What does the media communicate to women about beauty? That you’re never good enough. About aging? That we need to fight it at all costs. About masculinity? That a real man doesn’t cry or show emotion.

In a March 2016 article titled, Hillary Clinton, Melissa Harris-Perry and the Opposite of Imposter Syndrome, Anna Kegler unpacks our messaging to our children this way:

“Girls learn that they’ll be held to higher standards physically, intellectually, and behaviorally than boys. While boys are raised to exaggerate their skills, take risks, fall down and pick themselves back up, girls are taught to think things through and second-guess, avoid risk and failure, and not raise their hand unless they’re sure they have the right answer. Lastly, girls absorb from the media that their real value lay in their appearance, at the same time that boys absorb the message that girls are not to be trusted.”

And so this question arises: How do we as Christians respond to this reality?

I’d say that we’ve got to start with ourselves. We’ve got to begin to ask ourselves hard questions.

Where have I bought into the lie about what it means to be a woman or a man in our culture? Where are the areas that my everyday behaviors don’t match up with what I say I believe?

We’ve got to begin to recognize how much it matters what we say and do in our real-life relationships and spheres of influence, how much our behavior matters. We have to be aware of the power we hold and the messages we’re communicating when we:

  • compliment a girl on how cute she looks after she nailed her science project presentation
  • ask a young professional women to “tone it down” in her presentation to the board
  • criticize a preacher for the tone of her voice during her sermon
  • (women, this one’s specifically for us) hate and devalue our own body in front of our daughters

But personal behavioral change is only the beginning.

We are all stuck — not just women and girls, but all of us. We’re mucking around in muddy, heavy, dirty slog of patriarchy. We’ve been socialized into it, it’s been modeled, and we’ve bought into the heteronormative expectation of what it means to be a man or a woman. And we don’t even think to question it.

Patriarchy is a social structure in which men hold power and domination over all others. (Adapted from the Indigenous People’s Solidarity Movement Ottawa)

Patriarchy influences policies within our workplaces, schools and churches.

It influences our government and the laws and regulations in our country as well as how they are enforced.

Statistics pulled in May 2017. Of 778 pastors in MC USA congregations, 225 are women.

We see the fruit of patriarchy in the fact that women are still consistently paid less than men. We see it in the numbers of women compared to men in leadership in our government, workplaces and congregations. We see the fruit of patriarchy in domestic and sexualized violence. And we see it in the results of the latest presidential election.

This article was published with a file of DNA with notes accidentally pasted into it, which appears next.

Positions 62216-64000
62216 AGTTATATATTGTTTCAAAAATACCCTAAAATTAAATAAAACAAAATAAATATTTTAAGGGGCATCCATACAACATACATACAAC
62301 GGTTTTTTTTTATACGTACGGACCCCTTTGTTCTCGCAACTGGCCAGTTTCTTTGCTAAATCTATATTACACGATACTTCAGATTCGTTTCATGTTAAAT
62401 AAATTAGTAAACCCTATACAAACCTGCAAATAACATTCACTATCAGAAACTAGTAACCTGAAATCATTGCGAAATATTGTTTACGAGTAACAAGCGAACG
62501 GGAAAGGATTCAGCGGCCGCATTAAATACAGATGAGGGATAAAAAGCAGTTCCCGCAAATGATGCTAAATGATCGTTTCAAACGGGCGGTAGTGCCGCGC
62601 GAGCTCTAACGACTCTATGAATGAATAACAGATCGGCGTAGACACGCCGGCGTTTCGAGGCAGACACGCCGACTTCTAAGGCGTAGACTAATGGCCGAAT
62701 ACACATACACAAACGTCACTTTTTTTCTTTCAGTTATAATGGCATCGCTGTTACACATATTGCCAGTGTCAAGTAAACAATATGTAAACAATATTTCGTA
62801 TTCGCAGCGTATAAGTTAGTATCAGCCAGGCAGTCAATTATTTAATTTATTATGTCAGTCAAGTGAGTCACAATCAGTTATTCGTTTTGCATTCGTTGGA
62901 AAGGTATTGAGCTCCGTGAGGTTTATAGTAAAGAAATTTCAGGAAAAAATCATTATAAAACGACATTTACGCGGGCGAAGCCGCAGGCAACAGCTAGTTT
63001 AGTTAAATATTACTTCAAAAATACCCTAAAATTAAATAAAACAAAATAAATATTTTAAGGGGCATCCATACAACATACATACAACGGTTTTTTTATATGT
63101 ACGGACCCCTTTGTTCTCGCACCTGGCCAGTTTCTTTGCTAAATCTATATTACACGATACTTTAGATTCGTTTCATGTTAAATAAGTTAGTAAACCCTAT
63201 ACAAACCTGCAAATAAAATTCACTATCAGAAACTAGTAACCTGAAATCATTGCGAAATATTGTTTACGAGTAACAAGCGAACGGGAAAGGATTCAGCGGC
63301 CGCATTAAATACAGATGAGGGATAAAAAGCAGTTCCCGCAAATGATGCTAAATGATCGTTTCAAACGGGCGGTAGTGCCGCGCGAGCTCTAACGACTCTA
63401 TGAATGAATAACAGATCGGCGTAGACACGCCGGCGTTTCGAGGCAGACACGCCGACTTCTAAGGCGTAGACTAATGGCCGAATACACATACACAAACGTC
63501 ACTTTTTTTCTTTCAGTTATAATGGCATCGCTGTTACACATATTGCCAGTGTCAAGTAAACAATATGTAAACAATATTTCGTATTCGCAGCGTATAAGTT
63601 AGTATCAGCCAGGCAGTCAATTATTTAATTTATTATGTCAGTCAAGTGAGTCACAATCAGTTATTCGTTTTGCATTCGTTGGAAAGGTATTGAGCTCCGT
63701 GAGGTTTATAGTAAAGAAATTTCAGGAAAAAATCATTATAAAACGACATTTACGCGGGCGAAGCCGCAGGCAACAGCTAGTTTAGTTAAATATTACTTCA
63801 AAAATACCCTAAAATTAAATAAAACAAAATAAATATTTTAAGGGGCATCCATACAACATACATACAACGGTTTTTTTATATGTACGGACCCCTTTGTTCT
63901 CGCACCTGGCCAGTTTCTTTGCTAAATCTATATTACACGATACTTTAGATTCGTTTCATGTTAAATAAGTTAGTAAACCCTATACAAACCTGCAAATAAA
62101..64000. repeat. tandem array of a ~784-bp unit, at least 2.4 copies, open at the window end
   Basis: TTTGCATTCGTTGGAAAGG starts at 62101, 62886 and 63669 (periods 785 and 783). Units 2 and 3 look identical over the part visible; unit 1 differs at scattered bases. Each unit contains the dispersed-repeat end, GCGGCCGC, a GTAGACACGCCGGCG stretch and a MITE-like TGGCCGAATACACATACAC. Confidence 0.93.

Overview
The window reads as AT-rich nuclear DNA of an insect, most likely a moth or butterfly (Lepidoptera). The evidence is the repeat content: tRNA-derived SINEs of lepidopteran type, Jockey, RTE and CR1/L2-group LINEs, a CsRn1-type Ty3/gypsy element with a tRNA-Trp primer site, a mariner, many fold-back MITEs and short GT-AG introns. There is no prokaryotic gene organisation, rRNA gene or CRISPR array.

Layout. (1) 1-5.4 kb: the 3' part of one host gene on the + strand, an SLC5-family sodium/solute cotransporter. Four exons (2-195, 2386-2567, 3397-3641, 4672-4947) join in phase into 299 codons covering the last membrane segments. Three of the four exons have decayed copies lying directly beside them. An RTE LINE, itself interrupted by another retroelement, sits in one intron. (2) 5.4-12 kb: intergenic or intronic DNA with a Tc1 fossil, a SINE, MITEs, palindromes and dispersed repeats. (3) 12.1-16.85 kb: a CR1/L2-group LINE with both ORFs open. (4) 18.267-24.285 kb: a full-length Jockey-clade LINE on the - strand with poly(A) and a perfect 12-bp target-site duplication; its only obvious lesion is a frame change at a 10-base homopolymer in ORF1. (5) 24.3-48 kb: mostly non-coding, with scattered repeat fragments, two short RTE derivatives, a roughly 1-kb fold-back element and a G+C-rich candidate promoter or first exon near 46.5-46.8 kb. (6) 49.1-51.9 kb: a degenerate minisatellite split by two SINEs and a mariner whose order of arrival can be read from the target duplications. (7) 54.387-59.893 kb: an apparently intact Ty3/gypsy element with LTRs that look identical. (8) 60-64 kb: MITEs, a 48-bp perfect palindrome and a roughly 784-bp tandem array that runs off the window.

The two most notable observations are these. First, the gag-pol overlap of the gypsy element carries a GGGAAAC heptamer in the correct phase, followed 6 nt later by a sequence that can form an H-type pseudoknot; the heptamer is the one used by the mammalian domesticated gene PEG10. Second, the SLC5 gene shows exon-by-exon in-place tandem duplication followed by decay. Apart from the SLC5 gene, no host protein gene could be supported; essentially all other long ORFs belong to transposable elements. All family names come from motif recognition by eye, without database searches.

We cannot hide from it. Instead, as followers of Jesus, we are called to be light to the world.

Matthew 5:14-16 says, “You are the light of the world. A city built on a hill cannot be hid. No one after lighting a lamp puts it under the bushel basket, but on the lampstand, and it gives light to all in the house. In the same way, let your light shine before others, so that they may see your good works and give glory to your Father in heaven.” Freedom from oppression is part of the gospel message. That freedom is not for a select few. We are to let our light shine so that all are free.

We have got to begin to recognize and name patriarchy and its influence and effect on us all. We look to Jesus as our example. Jesus, who was countercultural in his interaction with women, who taught women, who healed women, and who upon his resurrection, revealed himself first to a woman.

In Galatians Paul says: “There is no longer Jew nor Greek, there is no longer slave or free, there is no longer male and female; for all of you are one in Christ Jesus.” We are all “heirs according to the promise.”

We are all children of God and siblings in Christ. There is no hierarchy — no role to play or mold to fit. You are fearfully and wonderfully made — your body, your mind, your heart, your creativity, your strength, your vision.

You were created in God’s own image — created to reflect God to the world. This is what I told my Frida Esperanza that day, and I commit to proclaiming this freedom over and over and over again.

I pray that we each understand and embrace this truth deep in the depths of our soul. And may we have the courage to do the hard, countercultural work of transformation within our systems until all are free.